(TNS) — Boston, Mass., Mayor Martin Walsh is President-elect Joe Biden's pick for Labor secretary, setting up a monumental shake-up of the Hub's political landscape.

Walsh is a longtime labor leader who was the president of Local 223 and then head of the Boston Building Trades before being elected mayor in 2013. He is a favorite of the AFL-CIO, which pushed for his nomination to the department overseeing workforce and labor policy.

Announcing the pick, Biden's campaign wrote Walsh "has worked tirelessly to rebuild the middle class, create a more inclusive, resilient economy, and fight for workers in his hometown."

Walsh, a 53-year-old Dorchester native who's the son of Irish immigrants, rose to power through his labor ties and a compelling personal story, including surviving childhood cancer and remaining in recovery for alcoholism for more than two decades. Walsh is a popular and highly visible mayor in Boston, a city that's seen development boom during his tenure, and he's seen as handling the coronavirus pandemic effectively.

But the mayor's administration has had labor-related dust-ups, most recently regarding the federal criminal charges related to accusations that his top lieutenants pressured the Boston Calling music festival organizers to use union workers. The pair were convicted — before a judge then threw out the decisions and acquitted them both.

Earlier in Walsh's tenure, his administration took flak for connections to four Teamsters charged with threatening "Top Chef" employees over that television show's use of nonunion labor. Testimony entwined Walsh's City Hall in that scandal, but the mayor claimed vindication after the jury found the Teamsters not guilty in 2017.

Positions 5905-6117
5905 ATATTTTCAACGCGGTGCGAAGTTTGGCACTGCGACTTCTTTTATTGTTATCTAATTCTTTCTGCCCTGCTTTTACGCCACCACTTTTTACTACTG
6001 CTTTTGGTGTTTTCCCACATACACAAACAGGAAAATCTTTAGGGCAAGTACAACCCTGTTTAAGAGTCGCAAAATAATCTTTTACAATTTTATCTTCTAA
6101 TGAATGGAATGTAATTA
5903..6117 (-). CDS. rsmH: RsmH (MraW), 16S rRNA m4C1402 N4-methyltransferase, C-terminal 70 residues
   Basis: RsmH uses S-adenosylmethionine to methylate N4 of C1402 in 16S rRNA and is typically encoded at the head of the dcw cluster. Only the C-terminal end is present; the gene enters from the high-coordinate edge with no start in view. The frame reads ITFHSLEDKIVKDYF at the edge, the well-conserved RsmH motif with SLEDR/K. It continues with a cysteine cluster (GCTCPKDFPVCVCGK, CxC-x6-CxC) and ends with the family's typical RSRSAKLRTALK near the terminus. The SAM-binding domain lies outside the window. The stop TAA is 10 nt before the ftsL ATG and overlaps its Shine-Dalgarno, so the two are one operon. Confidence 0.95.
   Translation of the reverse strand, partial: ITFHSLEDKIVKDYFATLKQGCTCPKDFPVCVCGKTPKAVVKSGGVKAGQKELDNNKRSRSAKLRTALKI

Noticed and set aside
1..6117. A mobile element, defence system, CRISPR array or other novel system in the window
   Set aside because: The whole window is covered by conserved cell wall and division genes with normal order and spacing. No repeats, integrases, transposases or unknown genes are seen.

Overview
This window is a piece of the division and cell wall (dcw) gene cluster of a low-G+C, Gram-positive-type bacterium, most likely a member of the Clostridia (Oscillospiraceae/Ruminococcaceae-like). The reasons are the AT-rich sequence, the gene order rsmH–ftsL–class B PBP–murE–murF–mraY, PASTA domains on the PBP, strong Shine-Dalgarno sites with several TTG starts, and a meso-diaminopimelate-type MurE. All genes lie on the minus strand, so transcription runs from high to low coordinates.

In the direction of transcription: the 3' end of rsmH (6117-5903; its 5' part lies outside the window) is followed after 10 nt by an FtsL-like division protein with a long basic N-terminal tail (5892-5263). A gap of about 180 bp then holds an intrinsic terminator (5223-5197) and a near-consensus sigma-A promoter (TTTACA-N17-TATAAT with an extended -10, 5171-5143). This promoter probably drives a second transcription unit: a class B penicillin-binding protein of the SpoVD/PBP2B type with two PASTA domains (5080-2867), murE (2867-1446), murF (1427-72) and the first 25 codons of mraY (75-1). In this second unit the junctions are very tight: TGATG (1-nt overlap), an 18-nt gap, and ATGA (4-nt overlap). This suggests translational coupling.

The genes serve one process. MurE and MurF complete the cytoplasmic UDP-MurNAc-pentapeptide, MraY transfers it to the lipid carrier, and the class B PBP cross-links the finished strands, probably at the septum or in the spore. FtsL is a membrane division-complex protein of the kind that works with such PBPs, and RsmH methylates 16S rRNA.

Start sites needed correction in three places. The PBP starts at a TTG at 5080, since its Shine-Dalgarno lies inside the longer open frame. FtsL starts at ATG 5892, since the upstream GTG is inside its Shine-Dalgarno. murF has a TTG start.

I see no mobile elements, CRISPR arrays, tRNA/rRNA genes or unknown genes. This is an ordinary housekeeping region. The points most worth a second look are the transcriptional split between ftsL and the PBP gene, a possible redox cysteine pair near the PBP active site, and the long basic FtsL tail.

Walsh didn't respond to multiple requests for comment.

"Working people, labor unions, and those fighting every day for their shot at the middle class are the backbone of our economy and of this country," Walsh said. "As Secretary of Labor, I'll work just as hard for you as you do for your families and livelihoods. You have my word."

Walsh, a former state representative, is personal friends with Biden, who presided over the mayor's second inauguration. But he didn't endorse Biden in the 2020 Democratic presidential primary, which also included Massachusetts U.S. Sen. Elizabeth Warren, with whom Walsh has a good relationship.

U.S. Rep. Richard Neal, the powerful Ways & Means Committee chair from Western Massachusetts, said in a statement, "Throughout his career he has been a champion for worker's rights and I am confident that he will succeed in this new position in the Biden Administration."

Walsh for months now has downplayed speculation about the Labor nomination, saying in November that he expects to be mayor for years to come. And people close to him have said he's done the same privately, too — many expected him to want to remain mayor in the city where he grew up, and where he still takes care of his mother. Many Boston politicians, including those friendly with the mayor, were caught by the surprise as the news broke.

If Walsh indeed leaves, City Council President Kim Janey becomes acting mayor. She'd be the highest-ranking Black official in the city's history.

Walsh was quickly congratulated by labor unions — and by his presumed mayoral opponents City Councilors Andrea Campbell and Michelle Wu, the latter of whom immediately began fundraising off of the announcement.

"There is much work to do to clean up the backwards, anti-worker politics of the Trump administration that have hurt so many here in our city, and Boston needs a partner to fight for working families at the federal level," Wu wrote in an email to supporters.

Campbell said in a statement, "Congratulations to Mayor Walsh on his nomination as Secretary of Labor — a fitting role for someone who has spent his entire career fighting for working people in and out of public service."

(c)2021 the Boston Herald. Distributed by Tribune Content Agency, LLC.